Friday , June 5 2020

Japan banks see bad-loan costs at decade-high $10b


Japan’s top banks forecast the biggest bad-loan costs since the aftermath of the global financial crisis, joining other global lenders in bracing for the fallout from coronavirus pandemic.
Total credit costs at Mitsubishi UFJ Financial Group Inc., Sumitomo Mitsui Financial Group Inc. and Mizuho Financial Group Inc. will almost double to $10.3 billion in the year ending March 2021, the most in 11 years. They expect combined net income of 1.3 trillion yen, the lowest since the year ended March 2010.
“Credit costs are the biggest concern,” Mizuho Chief Executive Officer Tatsufumi Sakai told reporters in a teleconference.
Banks worldwide are setting aside billions of dollars to prepare for a wave of defaults as the coronavirus triggers potentially the worst global recession since the Great Depression. Interest-rate cuts around the world are compounding the misery for Japanese banks, which have been expanding loans abroad to make up for negative rates at home.
For years, the nation’s lenders have relied on low credit costs to prop up earnings as rock-bottom rates erode lending profitability. They have also been booking gains from sales of shares held in corporate clients — something that’s becoming tougher after equity markets plunged this year. Shares of the three banks themselves have tumbled at least 29% this year to trade at about a third of their book values.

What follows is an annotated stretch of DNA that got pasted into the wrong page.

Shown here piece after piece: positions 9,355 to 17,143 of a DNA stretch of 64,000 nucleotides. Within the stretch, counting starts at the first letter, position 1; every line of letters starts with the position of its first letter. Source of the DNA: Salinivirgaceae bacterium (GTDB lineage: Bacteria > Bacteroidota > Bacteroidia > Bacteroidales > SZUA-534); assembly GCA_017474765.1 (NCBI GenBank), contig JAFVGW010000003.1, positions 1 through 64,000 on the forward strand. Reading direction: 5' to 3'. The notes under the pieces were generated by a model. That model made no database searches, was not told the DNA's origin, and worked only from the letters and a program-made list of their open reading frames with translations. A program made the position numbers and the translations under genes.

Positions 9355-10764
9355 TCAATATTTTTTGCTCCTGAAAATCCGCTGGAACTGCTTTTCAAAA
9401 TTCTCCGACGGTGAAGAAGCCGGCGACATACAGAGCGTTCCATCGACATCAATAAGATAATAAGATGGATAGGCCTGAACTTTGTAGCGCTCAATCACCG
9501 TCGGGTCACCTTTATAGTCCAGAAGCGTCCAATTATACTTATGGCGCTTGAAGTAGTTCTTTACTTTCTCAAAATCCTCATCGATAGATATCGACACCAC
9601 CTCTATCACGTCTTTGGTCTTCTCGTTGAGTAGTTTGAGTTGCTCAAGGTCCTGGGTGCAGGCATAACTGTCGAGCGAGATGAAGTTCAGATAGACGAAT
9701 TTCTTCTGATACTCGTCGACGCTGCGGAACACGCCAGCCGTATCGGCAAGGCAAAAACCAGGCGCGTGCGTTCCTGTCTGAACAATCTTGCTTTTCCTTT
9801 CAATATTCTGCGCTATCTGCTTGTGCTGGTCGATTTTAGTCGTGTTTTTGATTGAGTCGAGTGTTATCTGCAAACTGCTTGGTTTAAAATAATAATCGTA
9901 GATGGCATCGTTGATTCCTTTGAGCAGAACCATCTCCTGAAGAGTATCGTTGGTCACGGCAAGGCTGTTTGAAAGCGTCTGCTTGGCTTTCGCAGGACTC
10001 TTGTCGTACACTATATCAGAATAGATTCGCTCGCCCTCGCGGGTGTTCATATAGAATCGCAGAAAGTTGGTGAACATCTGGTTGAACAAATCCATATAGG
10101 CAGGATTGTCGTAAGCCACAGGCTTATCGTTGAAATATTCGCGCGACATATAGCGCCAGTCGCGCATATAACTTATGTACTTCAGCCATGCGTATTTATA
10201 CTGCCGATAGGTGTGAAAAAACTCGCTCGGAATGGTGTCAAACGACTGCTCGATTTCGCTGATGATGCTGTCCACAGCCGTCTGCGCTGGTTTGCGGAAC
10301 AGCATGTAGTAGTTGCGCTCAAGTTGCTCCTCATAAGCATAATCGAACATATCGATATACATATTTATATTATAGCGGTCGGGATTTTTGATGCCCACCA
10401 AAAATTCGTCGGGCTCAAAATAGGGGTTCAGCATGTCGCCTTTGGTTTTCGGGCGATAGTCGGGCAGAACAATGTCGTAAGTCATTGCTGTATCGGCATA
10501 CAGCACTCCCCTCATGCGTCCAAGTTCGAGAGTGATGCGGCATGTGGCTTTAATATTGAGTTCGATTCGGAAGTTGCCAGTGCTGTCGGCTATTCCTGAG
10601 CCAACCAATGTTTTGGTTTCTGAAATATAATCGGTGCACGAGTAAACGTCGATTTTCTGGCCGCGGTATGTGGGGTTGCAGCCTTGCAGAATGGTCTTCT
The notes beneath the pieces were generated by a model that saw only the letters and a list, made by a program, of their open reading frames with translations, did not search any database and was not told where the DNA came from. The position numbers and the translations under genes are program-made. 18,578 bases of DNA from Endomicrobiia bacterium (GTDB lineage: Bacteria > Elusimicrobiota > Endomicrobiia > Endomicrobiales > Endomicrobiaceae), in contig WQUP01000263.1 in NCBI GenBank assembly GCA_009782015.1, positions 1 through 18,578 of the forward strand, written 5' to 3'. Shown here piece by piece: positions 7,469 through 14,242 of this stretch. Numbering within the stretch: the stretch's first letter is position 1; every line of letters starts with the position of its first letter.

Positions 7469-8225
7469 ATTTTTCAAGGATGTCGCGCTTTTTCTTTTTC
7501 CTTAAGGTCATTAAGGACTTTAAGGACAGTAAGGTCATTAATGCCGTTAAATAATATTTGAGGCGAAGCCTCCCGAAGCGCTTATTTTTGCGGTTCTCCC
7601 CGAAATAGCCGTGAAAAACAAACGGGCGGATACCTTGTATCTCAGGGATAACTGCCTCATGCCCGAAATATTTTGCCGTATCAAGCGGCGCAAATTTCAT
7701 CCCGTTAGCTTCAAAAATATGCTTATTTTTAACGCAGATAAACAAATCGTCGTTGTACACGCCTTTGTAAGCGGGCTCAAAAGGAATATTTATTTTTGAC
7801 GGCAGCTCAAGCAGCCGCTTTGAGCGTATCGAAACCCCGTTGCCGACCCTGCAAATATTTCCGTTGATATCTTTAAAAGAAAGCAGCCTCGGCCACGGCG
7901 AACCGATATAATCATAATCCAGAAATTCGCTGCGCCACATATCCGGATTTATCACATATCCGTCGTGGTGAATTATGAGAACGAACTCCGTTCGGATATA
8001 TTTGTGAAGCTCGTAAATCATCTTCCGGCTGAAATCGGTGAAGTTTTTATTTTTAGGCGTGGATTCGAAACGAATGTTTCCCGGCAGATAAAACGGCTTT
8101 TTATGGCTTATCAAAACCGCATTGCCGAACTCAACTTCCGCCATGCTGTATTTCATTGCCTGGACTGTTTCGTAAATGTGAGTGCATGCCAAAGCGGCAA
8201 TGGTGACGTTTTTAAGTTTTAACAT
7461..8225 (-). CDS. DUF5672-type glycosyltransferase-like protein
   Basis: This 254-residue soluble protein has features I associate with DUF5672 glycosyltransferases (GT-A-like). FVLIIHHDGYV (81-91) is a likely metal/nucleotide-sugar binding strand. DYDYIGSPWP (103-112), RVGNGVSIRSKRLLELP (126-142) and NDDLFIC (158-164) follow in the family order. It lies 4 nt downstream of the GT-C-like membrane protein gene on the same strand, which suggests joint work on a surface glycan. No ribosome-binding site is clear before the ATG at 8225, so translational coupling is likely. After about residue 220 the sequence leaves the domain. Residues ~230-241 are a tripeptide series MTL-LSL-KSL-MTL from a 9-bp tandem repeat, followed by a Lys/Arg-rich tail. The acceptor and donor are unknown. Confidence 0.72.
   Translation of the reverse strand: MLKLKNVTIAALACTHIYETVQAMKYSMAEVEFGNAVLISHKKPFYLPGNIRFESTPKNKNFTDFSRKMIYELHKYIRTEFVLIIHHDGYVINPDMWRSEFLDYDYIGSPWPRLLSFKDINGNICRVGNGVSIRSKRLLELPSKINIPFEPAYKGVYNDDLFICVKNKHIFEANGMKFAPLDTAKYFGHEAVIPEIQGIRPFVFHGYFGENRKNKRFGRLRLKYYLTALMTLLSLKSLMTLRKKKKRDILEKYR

“I expect megabank stock prices to remain under downward pressure,” said Toyoki Sameshima, an analyst at SBI Securities Co. “It’s just impossible to determine whether their credit costs and other estimates are realistic or conservative, given how uncertain the outlook is in this unprecedented economic slowdown.”
MUFG, Japan’s biggest bank, expects profit to climb about 4% this year, mainly because it booked massive writedowns on its Southeast Asian units last fiscal year. Mizuho forecasts a 29% drop, while Sumitomo Mitsui sees its earnings sliding 43%. All projections are lower than analysts’ estimates.
The bleak outlook is increasing the impetus for cost cutting. Sumitomo Mitsui released a midterm business plan that involves reducing its headcount by 6,000 over the next three years through natural attrition, CEO Jun Ohta said. The bank has about 100,000 employees worldwide.
At the same time, Ohta said his bank will persist with its strategy of expanding abroad and is seeking acquisition opportunities.

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